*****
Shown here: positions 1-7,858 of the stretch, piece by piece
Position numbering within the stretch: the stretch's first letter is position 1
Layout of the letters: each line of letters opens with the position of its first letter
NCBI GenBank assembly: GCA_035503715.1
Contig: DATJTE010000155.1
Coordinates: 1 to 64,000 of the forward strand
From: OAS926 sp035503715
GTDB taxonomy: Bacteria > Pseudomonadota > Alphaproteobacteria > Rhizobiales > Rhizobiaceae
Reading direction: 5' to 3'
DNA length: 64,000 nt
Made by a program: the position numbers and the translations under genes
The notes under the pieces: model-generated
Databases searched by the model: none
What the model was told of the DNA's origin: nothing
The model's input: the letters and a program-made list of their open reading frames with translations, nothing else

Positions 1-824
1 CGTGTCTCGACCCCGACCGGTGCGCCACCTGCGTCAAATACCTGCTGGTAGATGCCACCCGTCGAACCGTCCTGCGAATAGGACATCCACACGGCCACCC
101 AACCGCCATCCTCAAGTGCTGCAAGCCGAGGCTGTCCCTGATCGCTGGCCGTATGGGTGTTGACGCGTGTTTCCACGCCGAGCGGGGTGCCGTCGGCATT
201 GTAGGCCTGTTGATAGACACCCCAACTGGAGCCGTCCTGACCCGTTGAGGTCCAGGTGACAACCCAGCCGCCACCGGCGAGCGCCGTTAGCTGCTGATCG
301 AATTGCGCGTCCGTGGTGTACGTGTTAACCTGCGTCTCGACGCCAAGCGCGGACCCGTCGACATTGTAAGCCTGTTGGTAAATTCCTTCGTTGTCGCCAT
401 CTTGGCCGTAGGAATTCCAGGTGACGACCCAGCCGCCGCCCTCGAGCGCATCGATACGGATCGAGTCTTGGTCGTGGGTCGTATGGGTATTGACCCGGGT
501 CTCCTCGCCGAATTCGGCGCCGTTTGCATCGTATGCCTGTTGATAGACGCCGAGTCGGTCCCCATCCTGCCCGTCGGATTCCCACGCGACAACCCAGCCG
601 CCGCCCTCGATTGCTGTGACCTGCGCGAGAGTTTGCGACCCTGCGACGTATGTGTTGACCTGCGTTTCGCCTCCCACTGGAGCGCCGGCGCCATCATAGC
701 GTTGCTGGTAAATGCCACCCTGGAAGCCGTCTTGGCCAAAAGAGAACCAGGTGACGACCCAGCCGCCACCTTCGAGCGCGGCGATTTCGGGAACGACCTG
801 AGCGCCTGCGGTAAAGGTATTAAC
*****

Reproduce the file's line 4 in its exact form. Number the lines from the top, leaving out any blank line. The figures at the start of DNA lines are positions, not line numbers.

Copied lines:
NCBI GenBank assembly: GCA_035503715.1